I’ll be honest. As a formula feeder, I’ve been a little worried about seeing something that would offend me online during World Breastfeeding Week. And sure enough, we are less than 24 hours in and I’ve been offended.
Not by a breastfeeding mom or a blog post or a poorly worded infographic on Facebook. By Facebook itself.
New Orleans Moms Blog, along with local mom and graphic designer Kissyfish, worked hard to design a beautiful and tasteful graphic to celebrate our World Breastfeeding Week posts sponsored by Touro. Facebook, on the other hand, denied the advertisement we attempted to list because it “violates the Facebook Ad Guidelines by featuring an image containing excessive amounts of skin or suggestive content.” Those are their direct words, not ours.
Yes, despite the straight up vagina one of our team members saw on Facebook today, this image seems to “depict people in explicit or suggestive positions” or “nudity or cleavage.” Maybe I’m missing something, but I don’t see excessive amounts of skin, explicit positions, nudity, or even cleavage. I do suppose that the image is suggestive, though … suggestive that this mother is nourishing her child.
Yes, Facebook has a policy on breastfeeding pictures, and I’m sure that our ad will be approved after our appeal (at the time we published this, we have heard nothing in return), but I’m still flabbergasted that it was denied in the first place. From their own Help page, they state that “We agree that breastfeeding is natural and beautiful and we’re glad to know it’s important for mothers to share their experiences with others on Facebook.” I’m glad they agree with us, even if they deny our picture. They mention that most breastfeeding pictures comply with their Community Standards, so I headed over there to read exactly what was compliant. According to their own guidelines, they “restrict some images of female breasts if they include the nipple, but we always allow photos of women actively engaged in breastfeeding,”
So, what’s the problem? Does their own staff not understand their guidelines? Did someone have the power to deny it because they were personally offended? Where’s the breakdown, Facebook?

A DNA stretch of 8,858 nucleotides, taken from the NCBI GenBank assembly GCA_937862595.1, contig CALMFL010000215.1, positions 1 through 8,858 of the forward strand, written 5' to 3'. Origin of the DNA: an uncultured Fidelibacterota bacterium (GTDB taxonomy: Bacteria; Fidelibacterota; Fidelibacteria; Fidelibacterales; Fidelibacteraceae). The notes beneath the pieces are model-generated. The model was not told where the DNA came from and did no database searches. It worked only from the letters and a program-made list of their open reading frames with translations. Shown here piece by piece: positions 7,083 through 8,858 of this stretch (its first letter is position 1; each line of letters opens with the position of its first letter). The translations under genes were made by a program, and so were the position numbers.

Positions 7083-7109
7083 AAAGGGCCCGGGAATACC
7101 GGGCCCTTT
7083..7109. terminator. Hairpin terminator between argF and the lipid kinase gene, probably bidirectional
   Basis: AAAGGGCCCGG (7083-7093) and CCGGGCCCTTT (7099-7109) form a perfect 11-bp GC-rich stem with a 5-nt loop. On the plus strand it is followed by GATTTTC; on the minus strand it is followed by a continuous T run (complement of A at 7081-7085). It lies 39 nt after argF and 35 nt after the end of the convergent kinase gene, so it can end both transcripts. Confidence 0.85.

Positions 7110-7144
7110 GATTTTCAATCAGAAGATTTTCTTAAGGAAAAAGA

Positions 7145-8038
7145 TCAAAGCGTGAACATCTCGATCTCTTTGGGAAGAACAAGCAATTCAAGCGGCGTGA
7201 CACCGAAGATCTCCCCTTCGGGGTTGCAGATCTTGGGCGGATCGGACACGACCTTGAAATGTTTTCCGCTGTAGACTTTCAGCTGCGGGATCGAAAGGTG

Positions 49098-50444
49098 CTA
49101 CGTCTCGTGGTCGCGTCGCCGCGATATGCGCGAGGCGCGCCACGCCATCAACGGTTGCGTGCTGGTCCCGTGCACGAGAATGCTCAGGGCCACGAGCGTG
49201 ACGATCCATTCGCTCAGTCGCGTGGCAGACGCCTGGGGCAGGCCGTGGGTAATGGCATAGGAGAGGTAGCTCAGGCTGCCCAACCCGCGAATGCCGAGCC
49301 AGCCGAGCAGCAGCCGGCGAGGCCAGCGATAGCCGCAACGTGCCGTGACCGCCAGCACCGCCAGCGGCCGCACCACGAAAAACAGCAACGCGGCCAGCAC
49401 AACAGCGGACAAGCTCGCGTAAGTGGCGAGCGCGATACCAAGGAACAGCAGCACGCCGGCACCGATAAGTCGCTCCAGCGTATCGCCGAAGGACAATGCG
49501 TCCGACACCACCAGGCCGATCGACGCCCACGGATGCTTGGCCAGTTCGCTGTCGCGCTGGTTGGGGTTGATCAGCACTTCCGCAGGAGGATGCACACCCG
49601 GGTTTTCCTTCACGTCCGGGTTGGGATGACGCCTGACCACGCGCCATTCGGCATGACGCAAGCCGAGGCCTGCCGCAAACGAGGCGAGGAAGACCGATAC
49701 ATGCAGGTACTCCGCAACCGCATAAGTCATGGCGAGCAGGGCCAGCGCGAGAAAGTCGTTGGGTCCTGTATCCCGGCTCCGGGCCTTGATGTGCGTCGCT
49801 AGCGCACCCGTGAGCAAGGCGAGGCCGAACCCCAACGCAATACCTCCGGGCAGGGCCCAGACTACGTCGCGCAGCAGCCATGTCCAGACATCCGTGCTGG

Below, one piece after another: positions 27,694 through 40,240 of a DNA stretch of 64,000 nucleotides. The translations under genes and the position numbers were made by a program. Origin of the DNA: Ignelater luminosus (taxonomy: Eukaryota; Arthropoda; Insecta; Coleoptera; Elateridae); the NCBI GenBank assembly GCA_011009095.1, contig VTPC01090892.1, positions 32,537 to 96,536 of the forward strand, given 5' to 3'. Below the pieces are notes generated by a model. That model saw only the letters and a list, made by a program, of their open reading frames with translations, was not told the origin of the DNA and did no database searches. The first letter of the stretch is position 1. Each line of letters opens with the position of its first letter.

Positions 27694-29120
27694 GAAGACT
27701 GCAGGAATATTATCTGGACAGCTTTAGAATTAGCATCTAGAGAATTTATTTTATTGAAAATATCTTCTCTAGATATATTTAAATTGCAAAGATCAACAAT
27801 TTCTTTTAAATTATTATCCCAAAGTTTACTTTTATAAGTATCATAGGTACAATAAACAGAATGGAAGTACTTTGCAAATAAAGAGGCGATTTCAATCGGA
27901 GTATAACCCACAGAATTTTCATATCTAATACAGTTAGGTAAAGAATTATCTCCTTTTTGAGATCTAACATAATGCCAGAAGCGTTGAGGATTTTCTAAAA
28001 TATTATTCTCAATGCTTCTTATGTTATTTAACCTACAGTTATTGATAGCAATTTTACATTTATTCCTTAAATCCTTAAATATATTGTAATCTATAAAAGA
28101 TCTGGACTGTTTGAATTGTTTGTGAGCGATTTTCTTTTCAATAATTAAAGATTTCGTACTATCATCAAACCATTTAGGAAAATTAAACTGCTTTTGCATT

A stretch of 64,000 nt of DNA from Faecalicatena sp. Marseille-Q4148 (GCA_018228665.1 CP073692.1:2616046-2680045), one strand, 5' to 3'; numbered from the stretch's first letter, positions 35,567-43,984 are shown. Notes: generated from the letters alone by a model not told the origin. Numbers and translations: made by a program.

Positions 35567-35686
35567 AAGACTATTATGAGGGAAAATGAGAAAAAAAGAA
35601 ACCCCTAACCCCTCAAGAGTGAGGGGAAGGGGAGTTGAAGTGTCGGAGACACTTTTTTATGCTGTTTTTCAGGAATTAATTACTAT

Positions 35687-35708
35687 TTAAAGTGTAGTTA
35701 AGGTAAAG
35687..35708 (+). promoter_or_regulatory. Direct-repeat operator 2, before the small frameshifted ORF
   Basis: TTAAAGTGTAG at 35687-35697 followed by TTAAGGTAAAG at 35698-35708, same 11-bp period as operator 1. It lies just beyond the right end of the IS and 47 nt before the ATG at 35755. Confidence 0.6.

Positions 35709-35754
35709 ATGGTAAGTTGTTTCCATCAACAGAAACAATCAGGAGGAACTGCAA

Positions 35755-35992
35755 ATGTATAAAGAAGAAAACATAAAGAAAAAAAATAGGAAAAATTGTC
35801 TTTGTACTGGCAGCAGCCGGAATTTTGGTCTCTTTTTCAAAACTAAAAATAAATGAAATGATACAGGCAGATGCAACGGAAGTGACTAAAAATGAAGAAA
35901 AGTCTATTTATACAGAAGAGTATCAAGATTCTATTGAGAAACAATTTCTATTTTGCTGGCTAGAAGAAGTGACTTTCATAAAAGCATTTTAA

I don’t breastfeed, and I didn’t ever have a successful nursing relationship with my daughter. I may be an unlikely person to get so worked up that I take to our blog to post about it. But breastfeeding is beautiful, and I find it despicable that Facebook only one year ago changed their guidelines to allow these types of images. I don’t understand how we can still objectify breasts as only sexual in this modern and educated society.
The kicker is that I was just telling a friend that I didn’t totally get the #normalizebreastfeeding hashtag. Isn’t it normal? It’s splashed everywhere, recommended exclusively by most of the leading world health organizations, advocated for by most medical professionals … nursing IS normal, right?
But then I see this. And I get it. No doubt, some young intern was the one that denied our ad and will probably get scolded for it tomorrow, but it shouldn’t have happened in the first place. A mom from our team shouldn’t be spending her time fighting Facebook to honor their own guidelines. I shouldn’t be sitting up tonight writing this post.
So, I get it. #normalizebreastfeeding already. And Facebook, seriously, get on board.
I see nothing offensive with photos of a mother breastfeeding her child. WHen your founder’s wife has their baby, maybe the policy will be changed.
It will be interesting to see, right?